or whatever is in use, etc.), that's a lot of code you otherwise have to
review and verify has absolutely no leaks.  Hard.

Third, when dealing with error conditions, you can also simplify your code.
In many functions, an error condition requires you to free all the internal
structures that have been allocated so far during the function's execution.
Often each subsequent error handling block has to free one additional data
structure.  It's easy to lose track of what needs to be freed when writing
such code, especially because it's unlikely any coder would actually test
each error handling block -- so they'll only execute when someone actually
encounters an error, and then errors in the error handling block itself
(such as memory freed too early, or twice) end up disguising the error
condition!  If you can just forget about freeing memory, these error handling
blocks of code often become much simpler and easier to write and verify.

Anyway, that's my long-winded 2 cents worth.

> memory leaks
> ------------
>
>                 Key: AXIS2C-399
>                 URL: http://issues.apache.org/jira/browse/AXIS2C-399
>             Project: Axis2-C
>          Issue Type: Bug
>    Affects Versions: Current (Nightly)
>         Environment: linux simple http server
>            Reporter: Marc Giger
>
> I see massive memory leaks with the Simple Axis2 HTTP Server.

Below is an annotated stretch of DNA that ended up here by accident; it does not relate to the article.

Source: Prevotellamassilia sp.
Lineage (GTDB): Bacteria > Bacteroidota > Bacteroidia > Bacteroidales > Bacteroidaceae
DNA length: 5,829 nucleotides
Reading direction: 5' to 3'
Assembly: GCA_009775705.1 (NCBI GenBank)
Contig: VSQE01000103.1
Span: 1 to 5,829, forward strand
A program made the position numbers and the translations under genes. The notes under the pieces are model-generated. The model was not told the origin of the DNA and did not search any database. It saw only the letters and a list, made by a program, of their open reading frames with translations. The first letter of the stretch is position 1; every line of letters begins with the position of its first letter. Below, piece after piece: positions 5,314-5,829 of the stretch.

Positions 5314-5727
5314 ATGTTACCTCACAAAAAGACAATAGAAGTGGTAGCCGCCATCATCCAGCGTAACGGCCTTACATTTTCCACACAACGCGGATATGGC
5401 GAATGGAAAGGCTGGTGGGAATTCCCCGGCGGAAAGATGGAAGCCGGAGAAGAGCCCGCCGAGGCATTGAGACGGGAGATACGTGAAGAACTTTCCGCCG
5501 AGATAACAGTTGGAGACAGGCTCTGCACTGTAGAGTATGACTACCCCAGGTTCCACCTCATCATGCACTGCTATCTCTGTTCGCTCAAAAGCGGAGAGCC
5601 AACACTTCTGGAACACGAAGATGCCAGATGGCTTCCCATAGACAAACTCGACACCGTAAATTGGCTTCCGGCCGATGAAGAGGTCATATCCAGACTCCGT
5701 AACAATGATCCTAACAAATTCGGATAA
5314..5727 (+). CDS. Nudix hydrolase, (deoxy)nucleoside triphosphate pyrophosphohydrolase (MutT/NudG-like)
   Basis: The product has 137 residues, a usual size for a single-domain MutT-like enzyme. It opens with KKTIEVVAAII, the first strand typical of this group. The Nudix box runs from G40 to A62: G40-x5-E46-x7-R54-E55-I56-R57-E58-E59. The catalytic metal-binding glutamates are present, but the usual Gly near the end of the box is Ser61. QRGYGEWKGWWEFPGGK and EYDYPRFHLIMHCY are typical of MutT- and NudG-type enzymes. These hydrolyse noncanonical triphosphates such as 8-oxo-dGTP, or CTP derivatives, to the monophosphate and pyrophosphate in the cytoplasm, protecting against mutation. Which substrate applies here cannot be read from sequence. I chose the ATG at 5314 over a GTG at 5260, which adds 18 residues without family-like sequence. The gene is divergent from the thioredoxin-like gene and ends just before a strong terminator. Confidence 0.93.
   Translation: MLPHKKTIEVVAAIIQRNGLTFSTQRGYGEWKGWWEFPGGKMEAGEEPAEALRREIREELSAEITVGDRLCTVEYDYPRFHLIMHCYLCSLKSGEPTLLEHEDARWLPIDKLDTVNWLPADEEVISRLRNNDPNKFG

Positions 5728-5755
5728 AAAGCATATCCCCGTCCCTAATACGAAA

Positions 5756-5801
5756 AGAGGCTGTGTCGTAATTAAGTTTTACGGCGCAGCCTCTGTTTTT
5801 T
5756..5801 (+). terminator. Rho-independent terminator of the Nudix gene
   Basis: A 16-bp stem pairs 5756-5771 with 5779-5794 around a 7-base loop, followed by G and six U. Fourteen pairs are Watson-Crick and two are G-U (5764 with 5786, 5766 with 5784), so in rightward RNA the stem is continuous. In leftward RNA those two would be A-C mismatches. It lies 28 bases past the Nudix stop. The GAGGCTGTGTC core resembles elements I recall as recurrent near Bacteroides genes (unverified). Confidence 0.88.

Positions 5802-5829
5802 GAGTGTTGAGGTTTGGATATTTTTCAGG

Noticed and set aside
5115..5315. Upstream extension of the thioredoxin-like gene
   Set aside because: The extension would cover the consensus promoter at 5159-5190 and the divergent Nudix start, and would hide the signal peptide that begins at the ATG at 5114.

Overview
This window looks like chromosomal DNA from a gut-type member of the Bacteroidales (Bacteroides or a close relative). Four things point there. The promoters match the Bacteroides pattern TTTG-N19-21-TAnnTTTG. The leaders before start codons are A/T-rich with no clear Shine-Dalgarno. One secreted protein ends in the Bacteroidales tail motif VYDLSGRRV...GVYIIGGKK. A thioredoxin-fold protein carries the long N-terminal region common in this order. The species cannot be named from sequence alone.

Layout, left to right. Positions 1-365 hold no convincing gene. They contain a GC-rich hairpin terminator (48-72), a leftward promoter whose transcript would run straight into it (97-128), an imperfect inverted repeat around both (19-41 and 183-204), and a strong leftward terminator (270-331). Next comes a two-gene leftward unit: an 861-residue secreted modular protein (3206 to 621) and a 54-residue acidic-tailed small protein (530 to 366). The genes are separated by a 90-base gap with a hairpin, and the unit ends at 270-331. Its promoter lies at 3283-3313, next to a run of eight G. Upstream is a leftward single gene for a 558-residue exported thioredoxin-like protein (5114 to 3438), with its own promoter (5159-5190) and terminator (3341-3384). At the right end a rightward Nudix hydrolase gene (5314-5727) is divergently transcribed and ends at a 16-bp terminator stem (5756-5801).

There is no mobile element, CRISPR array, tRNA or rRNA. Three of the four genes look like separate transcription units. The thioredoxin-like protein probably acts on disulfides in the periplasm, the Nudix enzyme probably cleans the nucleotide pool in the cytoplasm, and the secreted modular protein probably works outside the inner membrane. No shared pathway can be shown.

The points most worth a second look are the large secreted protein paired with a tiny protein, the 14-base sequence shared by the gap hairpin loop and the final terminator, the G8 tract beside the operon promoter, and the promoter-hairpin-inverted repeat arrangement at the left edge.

> Because I can't test it with mod_axis2 I can only report it with the simple http server.
> Here are two valgrind outputs:
> The first one is with a shoot to the sample echo service:
> Started Simple Axis2 HTTP Server ...
> ==19904==
> ==19904== ERROR SUMMARY: 0 errors from 0 contexts (suppressed: 45 from
> 1) ==19904== malloc/free: in use at exit: 71,000 bytes in 1,038 blocks.
> ==19904== malloc/free: 15,119 allocs, 14,081 frees, 1,513,871 bytes
> allocated. ==19904== For counts of detected errors, rerun with: -v
> ==19904== searching for pointers to 1,038 not-freed blocks.
> ==19904== checked 8,697,064 bytes.
> ==19904==
> ==19904== LEAK SUMMARY:
> ==19904==    definitely lost: 70,309 bytes in 1,023 blocks.
> ==19904==      possibly lost: 136 bytes in 1 blocks.
> ==19904==    still reachable: 555 bytes in 14 blocks.
> ==19904==         suppressed: 0 bytes in 0 blocks.
> ==19904== Use --leak-check=full to see details of leaked memory.
> This second one is with a service built with the skeleton generator and
> no data binding but just XML in/out:
> Started Simple Axis2 HTTP Server ...
> ==13034==
> ==13034== ERROR SUMMARY: 0 errors from 0 contexts (suppressed: 46 from
> 1) ==13034== malloc/free: in use at exit: 200,214 bytes in 1,025 blocks.
> ==13034== malloc/free: 24,826 allocs, 23,801 frees, 2,676,022 bytes
> allocated. ==13034== For counts of detected errors, rerun with: -v
> ==13034== searching for pointers to 1,025 not-freed blocks.
> ==13034== checked 8,697,064 bytes.
> ==13034==
> ==13034== LEAK SUMMARY:
> ==13034==    definitely lost: 199,523 bytes in 1,010 blocks.
> ==13034==      possibly lost: 136 bytes in 1 blocks.
> ==13034==    still reachable: 555 bytes in 14 blocks.
> ==13034==         suppressed: 0 bytes in 0 blocks.
> ==13034== Use --leak-check=full to see details of leaked memory.
> My service function looks like the following:
> axiom_node_t* axis2_skel_TestService_Test (const axis2_env_t *env,
> 					      axiom_node_t* param0 )
> {
> 	return param0;
> }
> In this case i sent a document with about 34KB in size.